Wednesday, October 26, 2016

Don't Forget About President Obama's Scandals

In this election cycle, it’s been difficult to escape fawning pieces over President Obama and his legacy. They range from this lovely gusher from David Brooks from earlier this year, lauding President Obama’s character and leadership, to lamentations that Obama won’t be seeking a third term.

To be sure, I understand the place these articles come from–namely, fear of his likely successors. If pressed on the matter, I too would confess I’m marginally less terrified of President Obama than either Hillary Clinton or Donald Trump. But this is an extraordinarily low bar. With just two weeks to go till this awful election is over, it’s easy to forget this.
The Brooks piece above offers perhaps the best exposition on President Obama’s alleged integrity. For instance, Brooks writes that, in contrast with administrations past, President Obama’s tenure has been  “remarkably scandal-free”. In a way, this is true. But it has less to do with President Obama’s actual merits, and much more to do with the fact that much of the media has redefined what constitutes a scandal.
As a reminder, these are just a few of the exceptional policies and actions President Obama has overseen. In The New York Times version, apparently none of them qualify as scandals:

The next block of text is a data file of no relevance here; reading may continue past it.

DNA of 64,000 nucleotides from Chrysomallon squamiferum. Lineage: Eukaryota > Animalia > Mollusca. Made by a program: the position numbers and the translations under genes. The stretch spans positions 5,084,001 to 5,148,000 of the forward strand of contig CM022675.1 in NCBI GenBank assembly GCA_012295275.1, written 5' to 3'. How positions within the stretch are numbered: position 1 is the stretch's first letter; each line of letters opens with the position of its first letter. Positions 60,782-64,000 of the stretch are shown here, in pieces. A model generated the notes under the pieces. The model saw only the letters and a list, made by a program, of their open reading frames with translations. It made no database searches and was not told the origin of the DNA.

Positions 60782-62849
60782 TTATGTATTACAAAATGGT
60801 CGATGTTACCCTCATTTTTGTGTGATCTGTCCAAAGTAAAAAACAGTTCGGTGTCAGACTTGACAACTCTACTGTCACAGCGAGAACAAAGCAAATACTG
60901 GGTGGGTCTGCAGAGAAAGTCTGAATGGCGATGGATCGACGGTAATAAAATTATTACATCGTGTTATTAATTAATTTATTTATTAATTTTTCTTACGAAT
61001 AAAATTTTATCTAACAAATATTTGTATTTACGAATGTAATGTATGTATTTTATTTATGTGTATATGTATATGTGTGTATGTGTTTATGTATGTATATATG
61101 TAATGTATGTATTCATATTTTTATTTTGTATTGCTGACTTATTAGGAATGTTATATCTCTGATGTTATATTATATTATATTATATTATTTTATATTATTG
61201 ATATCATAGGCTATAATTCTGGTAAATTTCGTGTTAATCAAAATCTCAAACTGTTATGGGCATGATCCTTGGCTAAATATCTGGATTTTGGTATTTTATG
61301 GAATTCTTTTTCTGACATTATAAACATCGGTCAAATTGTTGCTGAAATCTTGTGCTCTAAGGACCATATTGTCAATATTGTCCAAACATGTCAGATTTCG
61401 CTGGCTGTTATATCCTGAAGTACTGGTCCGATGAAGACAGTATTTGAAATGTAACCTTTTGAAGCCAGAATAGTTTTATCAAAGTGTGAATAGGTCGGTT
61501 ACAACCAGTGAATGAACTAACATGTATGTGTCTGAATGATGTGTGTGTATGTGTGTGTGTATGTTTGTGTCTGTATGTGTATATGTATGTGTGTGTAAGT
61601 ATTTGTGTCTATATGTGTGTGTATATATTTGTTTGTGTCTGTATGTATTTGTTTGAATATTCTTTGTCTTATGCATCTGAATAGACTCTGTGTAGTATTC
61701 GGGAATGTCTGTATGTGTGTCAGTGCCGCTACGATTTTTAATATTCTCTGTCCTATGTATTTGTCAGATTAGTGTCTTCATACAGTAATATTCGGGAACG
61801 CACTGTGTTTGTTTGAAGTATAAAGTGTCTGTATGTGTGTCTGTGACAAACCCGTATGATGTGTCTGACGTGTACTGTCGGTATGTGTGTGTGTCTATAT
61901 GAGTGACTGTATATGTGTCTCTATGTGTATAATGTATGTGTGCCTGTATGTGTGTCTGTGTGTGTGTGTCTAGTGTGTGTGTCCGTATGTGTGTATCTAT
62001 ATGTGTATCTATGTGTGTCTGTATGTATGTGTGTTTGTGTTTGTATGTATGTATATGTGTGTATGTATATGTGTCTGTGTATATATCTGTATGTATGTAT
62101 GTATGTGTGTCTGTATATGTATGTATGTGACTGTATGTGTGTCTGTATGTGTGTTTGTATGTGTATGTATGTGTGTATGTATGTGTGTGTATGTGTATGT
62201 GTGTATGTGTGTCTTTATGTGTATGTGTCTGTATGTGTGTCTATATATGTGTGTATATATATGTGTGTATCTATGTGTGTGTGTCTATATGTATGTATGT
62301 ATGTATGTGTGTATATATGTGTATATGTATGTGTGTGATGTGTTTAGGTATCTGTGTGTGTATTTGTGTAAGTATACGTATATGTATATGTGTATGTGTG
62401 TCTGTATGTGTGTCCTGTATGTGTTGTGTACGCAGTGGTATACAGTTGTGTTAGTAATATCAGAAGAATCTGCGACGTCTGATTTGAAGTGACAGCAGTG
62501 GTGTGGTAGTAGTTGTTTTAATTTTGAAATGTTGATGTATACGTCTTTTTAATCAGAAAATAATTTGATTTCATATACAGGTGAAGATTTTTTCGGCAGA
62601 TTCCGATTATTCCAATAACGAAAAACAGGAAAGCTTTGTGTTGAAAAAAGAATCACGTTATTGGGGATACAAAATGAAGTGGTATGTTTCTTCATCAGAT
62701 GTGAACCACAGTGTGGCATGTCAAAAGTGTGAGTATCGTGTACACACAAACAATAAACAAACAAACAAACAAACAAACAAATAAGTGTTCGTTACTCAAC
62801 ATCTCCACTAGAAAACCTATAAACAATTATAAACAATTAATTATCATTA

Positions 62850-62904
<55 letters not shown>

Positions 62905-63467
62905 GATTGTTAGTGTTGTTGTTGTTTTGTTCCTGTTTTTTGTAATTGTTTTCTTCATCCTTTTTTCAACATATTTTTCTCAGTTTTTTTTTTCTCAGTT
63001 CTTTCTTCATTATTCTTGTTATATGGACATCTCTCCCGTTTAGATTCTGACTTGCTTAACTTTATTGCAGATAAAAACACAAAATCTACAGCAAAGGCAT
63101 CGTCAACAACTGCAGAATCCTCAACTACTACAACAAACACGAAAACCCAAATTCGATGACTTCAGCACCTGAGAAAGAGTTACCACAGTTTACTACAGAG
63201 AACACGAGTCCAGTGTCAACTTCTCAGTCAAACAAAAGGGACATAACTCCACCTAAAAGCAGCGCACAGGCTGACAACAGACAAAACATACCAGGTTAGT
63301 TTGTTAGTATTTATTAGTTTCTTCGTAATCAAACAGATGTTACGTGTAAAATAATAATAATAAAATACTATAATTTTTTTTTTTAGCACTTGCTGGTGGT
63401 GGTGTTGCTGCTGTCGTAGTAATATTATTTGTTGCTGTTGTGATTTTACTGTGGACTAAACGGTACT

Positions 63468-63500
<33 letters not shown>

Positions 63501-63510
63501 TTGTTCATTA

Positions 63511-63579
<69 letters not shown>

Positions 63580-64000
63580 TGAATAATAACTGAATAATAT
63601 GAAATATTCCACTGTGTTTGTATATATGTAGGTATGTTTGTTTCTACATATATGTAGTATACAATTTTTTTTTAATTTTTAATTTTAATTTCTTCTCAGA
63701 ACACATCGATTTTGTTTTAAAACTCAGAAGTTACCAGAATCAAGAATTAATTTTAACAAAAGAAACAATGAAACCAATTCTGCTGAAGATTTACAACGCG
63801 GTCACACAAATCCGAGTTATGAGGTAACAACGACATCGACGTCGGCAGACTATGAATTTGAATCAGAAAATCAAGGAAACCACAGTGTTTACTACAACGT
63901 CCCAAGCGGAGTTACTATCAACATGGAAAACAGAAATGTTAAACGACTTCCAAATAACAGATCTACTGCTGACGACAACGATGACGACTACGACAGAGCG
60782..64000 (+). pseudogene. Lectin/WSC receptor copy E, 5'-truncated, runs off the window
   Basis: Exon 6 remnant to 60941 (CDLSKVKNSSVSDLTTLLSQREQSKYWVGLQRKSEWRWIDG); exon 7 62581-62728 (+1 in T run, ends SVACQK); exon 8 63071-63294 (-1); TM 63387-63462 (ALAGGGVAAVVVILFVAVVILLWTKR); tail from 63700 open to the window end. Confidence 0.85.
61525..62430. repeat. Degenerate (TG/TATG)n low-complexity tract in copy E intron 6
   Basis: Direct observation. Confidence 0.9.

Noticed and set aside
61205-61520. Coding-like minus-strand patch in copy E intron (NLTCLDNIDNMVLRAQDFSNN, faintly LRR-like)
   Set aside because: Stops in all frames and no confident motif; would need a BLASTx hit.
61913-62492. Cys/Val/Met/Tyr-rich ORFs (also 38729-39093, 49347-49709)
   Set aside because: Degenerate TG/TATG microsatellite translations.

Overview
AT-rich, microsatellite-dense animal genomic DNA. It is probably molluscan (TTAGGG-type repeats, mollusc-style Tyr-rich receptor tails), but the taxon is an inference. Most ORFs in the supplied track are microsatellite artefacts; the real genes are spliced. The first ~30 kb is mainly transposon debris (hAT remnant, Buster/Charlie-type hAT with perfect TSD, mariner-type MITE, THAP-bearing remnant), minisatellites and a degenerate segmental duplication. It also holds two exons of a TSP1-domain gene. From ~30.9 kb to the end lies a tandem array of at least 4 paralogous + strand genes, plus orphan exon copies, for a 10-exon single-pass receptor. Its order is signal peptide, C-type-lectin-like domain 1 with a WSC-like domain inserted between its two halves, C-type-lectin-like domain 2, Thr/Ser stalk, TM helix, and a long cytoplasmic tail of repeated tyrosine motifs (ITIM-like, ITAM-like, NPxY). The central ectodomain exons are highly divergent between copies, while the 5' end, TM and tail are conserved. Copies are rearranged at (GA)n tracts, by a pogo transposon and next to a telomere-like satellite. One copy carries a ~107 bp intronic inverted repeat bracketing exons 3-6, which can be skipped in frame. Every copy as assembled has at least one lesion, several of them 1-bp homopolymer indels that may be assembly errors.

Nope, no scandals there. An affair with an intern will lead to an impeachment trial. Throwing multiple countries into violent, deadly chaos? Not so much. Indeed, Brooks even suggests, apparently sincerely, that Obama “may have been too cautious, especially in the Middle East”. That’s right: the guy who bragged about bombing seven countries is just a bit too hesitant about using force for The New York Times.
At this point, you may be wondering why I’m bringing up a New York Times column from February eight months later. Admittedly, in part, it’s because I didn’t find the chance to properly rant about it at the time. And honestly, there’s an unbelievable amount of material to complain about here. As another example, this is an actual line from the article:
“Obama radiates an ethos of integrity, humanity, good manners and elegance that I’m beginning to miss”
You get the idea.
But beyond my basic need to vent, the Brooks article is also important as the most explicit manifestation of the theme I mentioned at the outset–that somehow President Obama is different, and better, than the usual crop of corrupt and duplicitous politicians.  He is not. The least dirty shirt in the laundry is still a dirty shirt.
The media may not have paid much attention to President Obama’s scandals. But for the countless victims of his policies around the world, they will be impossible to forget.

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